For those of us following every conclusion Rand Fishkin has on the latest events on SEO, I have to say this week’s Whiteboard+ on Google’s Penguin Update was a little disappointing. Why? Well there are a few reasons:
1. It’s too little, too late – a lot has been written about this topic (Including a post here on this blog), including actual and practical tips on how to survive this update & how to bounce back. (see much better resources at the bottom of this post)
2. No transcript? Hmmm…
3. On Google +? Though I have thought about it in the past, it looks like SEOMoz are becoming more and more “Google Allies”, trying to push us all, whether we want to or not, to G+.
4. SEOMoz seem to be ignoring completely the fact that Google haven’t yet picked up on the fact that with a quick 301 redirect you can easily continue what ever it is you’re doing and bounce right back…
(As David Naylor points out in his wonderful article (already brought to you in my post on Negative SEO): “Sometimes you are going to have to bite the bullet and face the fact it’s over, all that work you have done is gone ( 301′ing is still working for now so none branded sites have an out but that hole will be fixed and I feel the pain will be worse than what we are seeing now)”. )
So… no transcript + Google Plus + no actual tips to “save yourself” = I smell conspiracy… I think it’s on Google’s best interest to “recruit” an SEO “trend setter” and tell him what to say, and it sounds like that’s what’s happening, buy hey, that’s just my opinion, feel free to criticize…
But in any case, every resource on this subject is important, so I decided to watch the video and bring you a summary of the points presented by Rand:
What’s Unique + Noteworthy About Google’s Penguin Update (The title is in itself controversial, especially with the “plus” in it )
- Not focused on improving the quality of SERPs – the focus is to penalize and remove value from sites & pages whose link profile seem to be manipulating the SERPs and violating Google’s guidelines. We’re not sure if it’s a penalty or devaluated links. More about enforcing guidelines & removing value from links and penalizing people for acquiring them then it is about improving SERPs. Google is willing to make the search results worse temporarily in order to make sure people follow the rules/guidelines.
- Affects some of the worst spam (total junk, completely obvious networks etc) and a lot of “very light” spam (grey hat: penalize link from client pages (web hosting services, with kws, wp footers) they are missing out on both sides.
- Focused primarily on manipulative link profiles – what sort of links are linking to you and who are you linking to (are you involved in some kind of link scheme?). That being said there were a lot of updates happening at the same time, panda 3.5, 3.6, hacked domains bug + another update + the 53 changes Google made in april to the results, so you see a lot of bouncing in the results, so you can’t really be sure that you were hit by Penguin so you want to be researching into everything you’ve been doing recently that could have affected you right or wrong.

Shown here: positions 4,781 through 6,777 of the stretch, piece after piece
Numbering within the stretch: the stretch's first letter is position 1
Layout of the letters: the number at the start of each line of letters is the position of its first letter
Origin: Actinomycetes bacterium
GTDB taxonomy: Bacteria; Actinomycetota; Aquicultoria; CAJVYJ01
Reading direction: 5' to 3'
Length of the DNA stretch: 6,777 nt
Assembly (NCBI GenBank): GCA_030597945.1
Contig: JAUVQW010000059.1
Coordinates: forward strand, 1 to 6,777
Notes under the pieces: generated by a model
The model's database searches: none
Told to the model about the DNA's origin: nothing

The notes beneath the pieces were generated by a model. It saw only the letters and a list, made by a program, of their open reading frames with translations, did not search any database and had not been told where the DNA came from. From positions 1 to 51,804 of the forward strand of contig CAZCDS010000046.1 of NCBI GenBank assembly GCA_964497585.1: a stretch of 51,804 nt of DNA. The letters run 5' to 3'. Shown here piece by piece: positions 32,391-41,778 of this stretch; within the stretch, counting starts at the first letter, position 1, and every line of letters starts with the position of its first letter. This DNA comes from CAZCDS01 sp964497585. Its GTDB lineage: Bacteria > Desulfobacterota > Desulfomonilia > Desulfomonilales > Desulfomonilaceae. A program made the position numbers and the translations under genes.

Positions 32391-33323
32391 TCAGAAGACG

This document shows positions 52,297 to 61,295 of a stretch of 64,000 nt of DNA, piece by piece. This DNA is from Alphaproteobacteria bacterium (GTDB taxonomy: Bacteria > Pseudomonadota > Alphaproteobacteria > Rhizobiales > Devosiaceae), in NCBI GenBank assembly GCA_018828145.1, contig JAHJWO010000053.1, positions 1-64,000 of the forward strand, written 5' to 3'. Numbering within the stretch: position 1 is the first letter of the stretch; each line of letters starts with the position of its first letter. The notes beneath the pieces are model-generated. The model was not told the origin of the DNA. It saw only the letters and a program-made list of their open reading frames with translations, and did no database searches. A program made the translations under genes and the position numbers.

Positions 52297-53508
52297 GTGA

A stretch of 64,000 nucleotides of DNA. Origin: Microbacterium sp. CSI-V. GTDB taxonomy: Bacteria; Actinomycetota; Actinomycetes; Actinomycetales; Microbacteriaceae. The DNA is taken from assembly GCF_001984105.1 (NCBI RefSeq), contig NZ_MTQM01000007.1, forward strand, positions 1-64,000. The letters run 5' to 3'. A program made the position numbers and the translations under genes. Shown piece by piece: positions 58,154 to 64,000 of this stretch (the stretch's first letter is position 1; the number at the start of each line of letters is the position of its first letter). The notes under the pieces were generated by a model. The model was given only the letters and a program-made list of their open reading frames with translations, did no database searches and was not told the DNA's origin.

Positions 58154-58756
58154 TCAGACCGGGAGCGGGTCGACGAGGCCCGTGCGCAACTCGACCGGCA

- Appears to affect a disproportionate level of sites in the marketing/services fields – many of these have a disproportionate no. of links and spam, usual web design city, seo city name etc, however this could just be that we’re in a niche a lot of people talking to each other.
- No confirmation (yet) of a “rolling” update (like Panda) Will there be versions? We don’t know, however Google have set up a feedback form for sites feeling that they we’re “unjustly harmed” by this update. This strongly suggests that Google admits that their claims could be correct and they made a mistake. Right now there’s definitely a lot of data analysis going on at Google for conclusions and possible for future versions.
- Lots of “terrible” stuff ranking in the spammiest verticals, including empty/parked domains – a lot of sites that spammers test their stuff on were not caught in this update, essentially moving up when other things have slid down – the backlinks for these sites were created really fast, faster than SEOMoz/Majestic can catch up to them, they also redirect search engines, making them “uncatchable”.
So what’s been said here? Nothing we haven’t heard before, no tips to bounce back…
Well the good thing about this Whiteboard Plus is that people actually did criticize Rand Fishkin this time and got him to admit:
And another good thing is that we got him to “give in his sources” about Penguin:
” I’d probably advise everyone to merely look at my opinions and input as one perspective. There’s lots of smart folks out there writing good stuff on this”
And these sources are brought to you here now:
- What Types of Links You Should be Getting?
- How the Penguin Update Works
- 5 Ways for Smarter SEO
- More about Panda’s and Penguins (I covered that angle 1st )
- How to recover from Penguin
- Traffic Drops from Panda
- Criticism on the Penguin update – why was it a fluke? (Well, when rand said that Penguin raised spammy sites in the SERPs, that’s basically criticism)
More Important Resources Can be found in my Penguin vs. Panda Post, and here:
- Treatment for Google Casualties – A great post from Aviram Golani, at D.co.il, with great practical tips on how to recover from Google’s recent updates (Hebrew). Thanks, Amit Adler.
- How to recover from Penguin – Tips
- 5 types of link issues harming some affected sites
- Violations Penguin Came to Deal With
- Search Engine Land Covering the New Algorithm
- How to recover from Penguin
- what’s the difference between Penguin and Panda?
- winners and losers from the webspam update
- Cognitive SEO – Finding your bad links
- How to Spot your Unnatural links?
Feel free to send in your comments
Today, May 5th, Matt Cutts referred to the Penguin update as “a success”, in an interview with Danny Sullivan. Read it here